Among those present in the meeting called by Llanera were Don Mariano Alejandrino of Arayat, former kapitan municipal Alipio Tecson, Silvino Sagcal, kapitan municipal Pantaleon Valmonte and Romero.
Hipolito said that the planned revolt had the blessings of parish priest Monsignor Saturnino Parungao.
“Before Llanera’s group marched to San Isidro, they even went to the St. John
Nepomucene Church in Cabiao to hear Mass,” he said.
He said Llanera’s group proceeded to San Isidro at around 3 in the morning of September 2 and upon reaching the boundary of the two towns, started playing the musical instruments signaling the assault.
Hipolito narrated the “conspiracy” during the commemorative rites presided by local officials led by Mayor Gloria Congco at the municipal compound here Friday.
Hipolito earlier pointed out certain “historical errors” about the revolution, prompting Malacanang to call the attention of the National Historical Commission of the Philippines (NHCP) to look into them to put the “Unang Sigaw” in its proper perspective.
Secretary Herminio Coloma of the Presidential Communications and Operations Office (PCOO) said the NHCP, led by its executive director Ludovico Badoy should conduct a thorough research on the historic event and make facts and figures accurate and realistic to give justice to its heroes.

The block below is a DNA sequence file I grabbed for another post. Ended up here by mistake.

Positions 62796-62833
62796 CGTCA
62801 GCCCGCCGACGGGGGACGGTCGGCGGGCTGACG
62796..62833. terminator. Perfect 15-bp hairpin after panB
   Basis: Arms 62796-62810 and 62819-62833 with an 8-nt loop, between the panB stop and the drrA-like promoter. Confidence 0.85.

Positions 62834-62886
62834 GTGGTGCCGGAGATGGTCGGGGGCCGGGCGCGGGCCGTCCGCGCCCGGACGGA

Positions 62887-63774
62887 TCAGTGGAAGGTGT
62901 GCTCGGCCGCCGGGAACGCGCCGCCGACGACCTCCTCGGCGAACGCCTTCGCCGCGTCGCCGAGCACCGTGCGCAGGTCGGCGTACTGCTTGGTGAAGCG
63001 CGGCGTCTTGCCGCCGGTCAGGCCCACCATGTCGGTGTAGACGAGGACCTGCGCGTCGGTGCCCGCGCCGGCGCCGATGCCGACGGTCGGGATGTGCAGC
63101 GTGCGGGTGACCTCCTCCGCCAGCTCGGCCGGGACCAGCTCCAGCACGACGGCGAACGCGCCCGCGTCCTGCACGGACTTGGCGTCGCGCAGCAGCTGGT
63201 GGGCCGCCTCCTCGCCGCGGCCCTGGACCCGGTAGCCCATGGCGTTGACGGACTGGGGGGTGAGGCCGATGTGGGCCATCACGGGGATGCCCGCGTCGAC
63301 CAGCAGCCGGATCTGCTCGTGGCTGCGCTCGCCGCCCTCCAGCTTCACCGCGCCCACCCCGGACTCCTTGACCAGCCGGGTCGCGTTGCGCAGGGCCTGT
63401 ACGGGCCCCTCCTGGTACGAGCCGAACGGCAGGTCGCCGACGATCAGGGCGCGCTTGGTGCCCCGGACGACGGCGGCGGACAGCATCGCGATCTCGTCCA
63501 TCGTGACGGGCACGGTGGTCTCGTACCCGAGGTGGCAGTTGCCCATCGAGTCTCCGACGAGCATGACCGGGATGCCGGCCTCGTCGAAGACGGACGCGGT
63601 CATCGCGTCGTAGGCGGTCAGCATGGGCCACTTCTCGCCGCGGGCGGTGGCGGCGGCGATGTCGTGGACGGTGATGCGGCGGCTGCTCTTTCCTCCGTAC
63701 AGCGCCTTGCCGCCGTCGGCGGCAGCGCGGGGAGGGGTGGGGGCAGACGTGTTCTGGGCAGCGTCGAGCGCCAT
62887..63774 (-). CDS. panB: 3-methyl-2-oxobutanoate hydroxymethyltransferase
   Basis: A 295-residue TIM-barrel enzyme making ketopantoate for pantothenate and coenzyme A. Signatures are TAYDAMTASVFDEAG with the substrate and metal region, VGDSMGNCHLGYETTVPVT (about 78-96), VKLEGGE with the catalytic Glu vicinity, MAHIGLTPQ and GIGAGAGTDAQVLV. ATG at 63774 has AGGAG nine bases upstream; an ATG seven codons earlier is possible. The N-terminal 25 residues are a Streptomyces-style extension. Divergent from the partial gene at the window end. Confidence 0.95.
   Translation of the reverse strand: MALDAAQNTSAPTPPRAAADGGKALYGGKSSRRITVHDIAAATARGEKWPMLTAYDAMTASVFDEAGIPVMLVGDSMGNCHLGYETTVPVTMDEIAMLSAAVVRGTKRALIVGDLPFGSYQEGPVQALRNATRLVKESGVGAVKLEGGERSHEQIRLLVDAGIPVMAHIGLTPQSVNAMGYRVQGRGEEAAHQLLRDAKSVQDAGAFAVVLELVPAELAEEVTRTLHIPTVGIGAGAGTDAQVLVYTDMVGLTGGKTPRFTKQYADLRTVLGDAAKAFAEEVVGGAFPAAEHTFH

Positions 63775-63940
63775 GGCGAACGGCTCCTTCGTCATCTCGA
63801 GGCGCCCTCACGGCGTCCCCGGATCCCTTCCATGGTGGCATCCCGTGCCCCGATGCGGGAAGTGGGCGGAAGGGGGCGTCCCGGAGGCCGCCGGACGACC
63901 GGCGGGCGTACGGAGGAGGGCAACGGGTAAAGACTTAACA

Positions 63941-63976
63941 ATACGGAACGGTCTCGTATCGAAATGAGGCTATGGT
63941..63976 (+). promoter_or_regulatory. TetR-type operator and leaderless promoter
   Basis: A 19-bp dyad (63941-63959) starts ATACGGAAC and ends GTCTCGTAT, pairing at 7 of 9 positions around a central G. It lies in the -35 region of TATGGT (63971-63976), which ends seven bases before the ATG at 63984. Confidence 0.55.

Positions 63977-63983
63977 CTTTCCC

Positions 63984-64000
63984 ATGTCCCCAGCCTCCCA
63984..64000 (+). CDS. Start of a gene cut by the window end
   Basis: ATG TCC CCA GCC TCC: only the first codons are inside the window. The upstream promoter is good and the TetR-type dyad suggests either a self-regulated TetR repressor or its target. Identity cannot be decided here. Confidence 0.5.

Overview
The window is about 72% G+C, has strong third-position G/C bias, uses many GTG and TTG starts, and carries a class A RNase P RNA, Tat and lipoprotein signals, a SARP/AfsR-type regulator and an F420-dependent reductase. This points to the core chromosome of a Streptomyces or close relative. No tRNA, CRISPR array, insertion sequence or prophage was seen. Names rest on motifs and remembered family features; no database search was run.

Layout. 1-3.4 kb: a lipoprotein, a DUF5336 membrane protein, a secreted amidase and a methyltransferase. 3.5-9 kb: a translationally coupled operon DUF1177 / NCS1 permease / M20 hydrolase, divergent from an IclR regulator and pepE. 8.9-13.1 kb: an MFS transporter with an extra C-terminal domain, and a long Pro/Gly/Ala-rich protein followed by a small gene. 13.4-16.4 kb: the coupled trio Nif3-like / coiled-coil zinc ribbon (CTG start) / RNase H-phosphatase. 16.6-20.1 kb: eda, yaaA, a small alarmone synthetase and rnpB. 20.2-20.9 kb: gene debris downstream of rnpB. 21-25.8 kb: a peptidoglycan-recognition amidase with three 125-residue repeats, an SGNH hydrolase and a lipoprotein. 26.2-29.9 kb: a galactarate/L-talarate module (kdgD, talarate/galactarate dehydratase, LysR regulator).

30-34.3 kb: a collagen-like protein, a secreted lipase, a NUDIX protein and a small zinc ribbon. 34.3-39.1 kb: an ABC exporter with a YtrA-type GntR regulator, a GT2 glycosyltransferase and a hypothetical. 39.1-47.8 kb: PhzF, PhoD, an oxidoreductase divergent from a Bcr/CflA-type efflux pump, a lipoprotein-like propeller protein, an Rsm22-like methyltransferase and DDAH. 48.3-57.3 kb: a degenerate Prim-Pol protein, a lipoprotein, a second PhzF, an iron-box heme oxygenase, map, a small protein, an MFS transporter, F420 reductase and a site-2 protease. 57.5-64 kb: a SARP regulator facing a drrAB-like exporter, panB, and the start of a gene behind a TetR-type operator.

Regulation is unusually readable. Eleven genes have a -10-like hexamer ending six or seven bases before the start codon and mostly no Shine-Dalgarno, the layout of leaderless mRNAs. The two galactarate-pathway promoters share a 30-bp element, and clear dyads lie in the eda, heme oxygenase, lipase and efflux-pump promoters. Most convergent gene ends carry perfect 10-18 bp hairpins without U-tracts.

Hipolito said one of these errors include accounts that up to 3,000 revolutionaries from this town marched towards San Isidro with the use of a “musikang bumbong,” saying only 753 revolutionaries laid siege in San Isidro and they marched there accompanied not by “musikang bumbong” but by a brass band.
Aside from the glaring historical inaccuracies, Congco also questioned why the center of celebrations for the annual event is often held in the provincial capital Palayan City and not in this town. She said she had nothing against holding festivities in other towns to commemorate the event for Novo Ecijanos to appreciate history but said Cabiao’s role should be given utmost importance.
The event marked the day when Llanera and Valmonte led home-grown revolutionaries, armed only with 100 guns, bolos and pointed sticks in assaulting the Spanish garrison in San Isidro on September 2, 1896, two days after the “Unang Sigaw ng Balintawak.”
Waving black and red flag, the revolutionaries caught the Spanish guardia civil by surprise.
For its role in the revolution, the province earned its place in the Philippine flag as one of the eight rays of the sun, each ray representing the province that revolted against the Spaniards.
“This revolutionary conspiracy was the untold story in this town,” Hipolito said. (Jason de Asis)